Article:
Turning 30. Living 30s without regrets

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hammond
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Turning 30. Living 30s without regrets

Post by hammond » Tue May 12, 2020 9:32 pm

Hi group,

I am turning 30 soon. When I was 22 and got my first job, I read a ton of what to do in my 20s that seems to have helped me a ton.
Some things that have helped:
- Maxed out my 401k every year. 401k is ~275k
- Travelled as much as I could. Visited 10 countries in Europe.
- Started an HSA and have performed megabackdoor roth (thanks employer) + backdoor. Roth IRA is ~200k
- Spouse and me Started 529. 529 is ~60k.
- Almost paid off our house. ~100k left.

I feel like I have achieved most of my financial goals in my 20s. The last 2 years have been a lot of frugal living. Partly self created and partly brought about due to birth of our first kid (which for example made it impossible to travel and go out to eat) and partly the covid situation.

I am currently heavily focussed on climbing the career ladder in my megacorp. I want to get to a principal engineer designation which very few people get to in my megacorp. For those happy in their early 40, what should one do in their 30s to avoid regrets in their 40s?

I have also tried to smell the roses a bit by often taking staycation breaks and learning to play an instrument to relax and spend time with my kid.
Last edited by hammond on Tue May 12, 2020 10:09 pm, edited 1 time in total.

HEDGEFUNDIE
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Re: Turning 30. Living 30s without regrets

Post by HEDGEFUNDIE » Tue May 12, 2020 9:37 pm

Sounds like you should spend more money.

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gr7070
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Re: Turning 30. Living 30s without regrets

Post by gr7070 » Tue May 12, 2020 9:41 pm

hammond wrote:
Tue May 12, 2020 9:32 pm
Spouse and me

birth of our first kid

career (notice I deleted ladder)
These are the only things of true substance you mentioned in your post.

Focus on those far and away above all else, especially those first two mentioned.

Get a hobby or two [outside of those subjects (spouse, child, career) mentioned] to spend a small amount of time and money on. Big props on the instrument - guitar player here. Used to play sax/clarinet "professionally" as a teenager.

Note all monetary items, all travel (which I appreciate and value even) etc. were deleted. None of that truly matters.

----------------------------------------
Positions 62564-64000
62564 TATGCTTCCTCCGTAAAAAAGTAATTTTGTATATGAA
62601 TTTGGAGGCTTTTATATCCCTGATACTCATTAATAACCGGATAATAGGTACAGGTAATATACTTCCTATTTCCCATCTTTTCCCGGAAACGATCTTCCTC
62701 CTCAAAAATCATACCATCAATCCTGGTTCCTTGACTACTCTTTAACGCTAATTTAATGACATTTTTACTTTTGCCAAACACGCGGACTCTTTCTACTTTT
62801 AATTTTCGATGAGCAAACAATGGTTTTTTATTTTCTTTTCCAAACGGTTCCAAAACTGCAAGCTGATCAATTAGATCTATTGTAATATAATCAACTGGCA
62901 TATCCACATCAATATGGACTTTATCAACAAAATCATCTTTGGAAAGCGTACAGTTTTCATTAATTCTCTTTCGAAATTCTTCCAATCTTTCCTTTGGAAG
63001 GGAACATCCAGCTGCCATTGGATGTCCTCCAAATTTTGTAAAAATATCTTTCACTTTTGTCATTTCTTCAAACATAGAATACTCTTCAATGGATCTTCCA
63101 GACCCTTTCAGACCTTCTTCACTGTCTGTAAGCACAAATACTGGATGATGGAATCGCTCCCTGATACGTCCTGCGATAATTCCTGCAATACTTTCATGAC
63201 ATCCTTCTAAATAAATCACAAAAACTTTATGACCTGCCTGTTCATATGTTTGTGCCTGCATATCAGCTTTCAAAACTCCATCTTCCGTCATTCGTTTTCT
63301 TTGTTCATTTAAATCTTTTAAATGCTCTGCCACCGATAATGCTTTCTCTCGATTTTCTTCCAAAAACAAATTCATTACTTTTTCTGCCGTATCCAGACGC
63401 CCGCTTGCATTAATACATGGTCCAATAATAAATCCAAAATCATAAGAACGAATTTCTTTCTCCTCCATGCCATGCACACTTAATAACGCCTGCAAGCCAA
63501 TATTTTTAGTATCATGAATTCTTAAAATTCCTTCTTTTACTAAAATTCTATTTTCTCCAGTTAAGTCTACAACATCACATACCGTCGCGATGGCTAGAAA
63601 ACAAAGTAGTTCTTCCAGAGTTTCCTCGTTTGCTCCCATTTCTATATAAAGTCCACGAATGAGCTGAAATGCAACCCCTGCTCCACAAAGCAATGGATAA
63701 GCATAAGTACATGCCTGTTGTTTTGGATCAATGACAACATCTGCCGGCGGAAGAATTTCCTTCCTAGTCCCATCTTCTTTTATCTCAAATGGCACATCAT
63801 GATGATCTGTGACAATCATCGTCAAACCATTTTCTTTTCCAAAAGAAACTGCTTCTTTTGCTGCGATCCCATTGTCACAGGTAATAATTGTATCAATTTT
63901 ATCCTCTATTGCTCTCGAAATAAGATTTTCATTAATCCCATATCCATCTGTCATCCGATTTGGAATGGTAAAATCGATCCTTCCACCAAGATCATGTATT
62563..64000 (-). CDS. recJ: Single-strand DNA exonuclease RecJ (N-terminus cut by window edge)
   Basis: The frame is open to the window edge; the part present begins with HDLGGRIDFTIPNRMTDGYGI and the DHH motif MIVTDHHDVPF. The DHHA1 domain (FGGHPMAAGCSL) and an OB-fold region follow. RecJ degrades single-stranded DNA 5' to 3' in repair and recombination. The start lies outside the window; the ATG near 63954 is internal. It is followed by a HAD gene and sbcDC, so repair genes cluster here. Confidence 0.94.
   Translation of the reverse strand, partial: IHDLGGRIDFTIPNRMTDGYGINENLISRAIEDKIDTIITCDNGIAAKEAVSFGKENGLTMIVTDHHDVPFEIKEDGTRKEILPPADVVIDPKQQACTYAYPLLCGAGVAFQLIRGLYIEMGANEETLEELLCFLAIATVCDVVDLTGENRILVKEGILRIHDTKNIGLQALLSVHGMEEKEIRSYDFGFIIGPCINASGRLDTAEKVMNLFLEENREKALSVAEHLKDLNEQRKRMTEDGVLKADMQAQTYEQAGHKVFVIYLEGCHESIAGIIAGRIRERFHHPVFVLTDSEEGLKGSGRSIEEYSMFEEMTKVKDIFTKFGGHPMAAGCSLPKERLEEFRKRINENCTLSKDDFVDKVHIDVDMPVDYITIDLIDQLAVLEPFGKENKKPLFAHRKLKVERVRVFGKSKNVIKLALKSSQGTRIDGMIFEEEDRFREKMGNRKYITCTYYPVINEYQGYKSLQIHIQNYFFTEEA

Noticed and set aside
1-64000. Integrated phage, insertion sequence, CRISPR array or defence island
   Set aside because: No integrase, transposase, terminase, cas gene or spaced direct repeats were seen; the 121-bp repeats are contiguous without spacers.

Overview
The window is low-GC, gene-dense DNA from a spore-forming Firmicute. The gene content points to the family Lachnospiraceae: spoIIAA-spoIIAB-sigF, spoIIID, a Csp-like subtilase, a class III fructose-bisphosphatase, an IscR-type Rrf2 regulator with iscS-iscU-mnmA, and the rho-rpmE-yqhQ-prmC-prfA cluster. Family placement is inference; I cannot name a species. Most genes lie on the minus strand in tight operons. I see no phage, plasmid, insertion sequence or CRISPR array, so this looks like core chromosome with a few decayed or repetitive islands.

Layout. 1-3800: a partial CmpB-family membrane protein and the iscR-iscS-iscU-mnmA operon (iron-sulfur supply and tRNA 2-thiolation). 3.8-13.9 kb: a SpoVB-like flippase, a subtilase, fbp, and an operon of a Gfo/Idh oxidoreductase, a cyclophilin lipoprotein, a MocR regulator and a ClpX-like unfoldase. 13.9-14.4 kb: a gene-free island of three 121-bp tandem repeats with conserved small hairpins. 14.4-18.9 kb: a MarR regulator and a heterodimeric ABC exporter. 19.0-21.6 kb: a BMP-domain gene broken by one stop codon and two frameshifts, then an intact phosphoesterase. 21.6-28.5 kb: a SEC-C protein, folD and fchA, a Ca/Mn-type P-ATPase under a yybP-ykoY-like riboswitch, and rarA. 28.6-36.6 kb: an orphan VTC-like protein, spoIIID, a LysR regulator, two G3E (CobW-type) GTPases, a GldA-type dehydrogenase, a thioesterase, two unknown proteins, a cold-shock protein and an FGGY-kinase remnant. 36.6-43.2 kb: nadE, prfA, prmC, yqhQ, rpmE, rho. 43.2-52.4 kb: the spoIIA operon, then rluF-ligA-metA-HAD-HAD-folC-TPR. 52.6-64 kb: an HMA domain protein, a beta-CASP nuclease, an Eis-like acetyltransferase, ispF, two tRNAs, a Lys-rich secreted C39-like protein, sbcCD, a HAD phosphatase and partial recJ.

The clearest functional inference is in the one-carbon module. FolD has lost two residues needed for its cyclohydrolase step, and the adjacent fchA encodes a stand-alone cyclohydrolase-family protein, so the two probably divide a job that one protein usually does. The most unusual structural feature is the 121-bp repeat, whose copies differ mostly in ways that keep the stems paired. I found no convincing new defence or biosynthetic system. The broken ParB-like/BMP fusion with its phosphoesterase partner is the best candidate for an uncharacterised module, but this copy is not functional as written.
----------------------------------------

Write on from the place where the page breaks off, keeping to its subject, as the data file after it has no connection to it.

Giving should have been mentioned in your post. Both money and time.

Enjoy!
Last edited by gr7070 on Tue May 12, 2020 9:45 pm, edited 2 times in total.

kidshrink
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Re: Turning 30. Living 30s without regrets

Post by kidshrink » Tue May 12, 2020 9:43 pm

Search for the threads about Boglehead regrets on their deathbeds. A lot of replies come down to spending more quality time with people vs checking off bucket lists.

Learning to be happy with what you have

Reading parenting books to set your kid on the best path (not financially because I’m sure you’ll be set). I recommend 123 Magic

And saving for the rainy day or Q4 lay-off. Keep your options open. Don’t get divorced.

marcopolo
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Re: Turning 30. Living 30s without regrets

Post by marcopolo » Tue May 12, 2020 9:44 pm

hammond wrote:
Tue May 12, 2020 9:32 pm
Hi group,

I am turning 30 soon. When I was 22 and got my first job, I read a ton of what to do in my 20s that seems to have helped me a ton.
Some things that have helped:
- Maxed out my 401k every year. 401k is ~275k
- Travelled as much as I could. Visited 10 countries in Europe.
- Started an HSA and have performed megabackdoor roth (thanks employer) + backdoor. Roth IRA is ~200k
- Spouse and me Started 529. 529 is ~60k.
- Almost paid off our house. ~100k left.

I feel like I have achieved most of my financial goals in my 20s. The last 2 years have been a lot of frugal living. Partly self created and partly brought about due to birth of our first kid (which for example made it impossible to travel and go out to eat) and partly the covid situation.

I am currently heavily focussed on climbing the career ladder and my megacorp. For those happy in their early 40, what should one do in their 30s to avoid regrets in their 40s?

I have also tried to smell the roses a bit by often taking staycation breaks and learning to play an instrument to relax and spend time with my kid.
Congratulations on what you have accomplished to date.

I completely agree with HEDGEHUNDIE!

My main advice would be to make sure you are enjoying the journey, not just focused on the destination.

We had a net worth of approximately $0 when we were 30, but boy the memories. (Retired a couple years ago at age 51).
Our kids would be quite shocked to hear that traveling or going out was not possible because of them!
Once in a while you get shown the light, in the strangest of places if you look at it right.

runner3081
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Re: Turning 30. Living 30s without regrets

Post by runner3081 » Tue May 12, 2020 10:56 pm

If you and your family are happy with your life, continue as-is. If you're not, make changes.

Wannaretireearly
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Re: Turning 30. Living 30s without regrets

Post by Wannaretireearly » Tue May 12, 2020 11:07 pm

hmmm. Good thread.
From someone in their early 40s, prioritize kid/family over career. Keep travelling with the kids.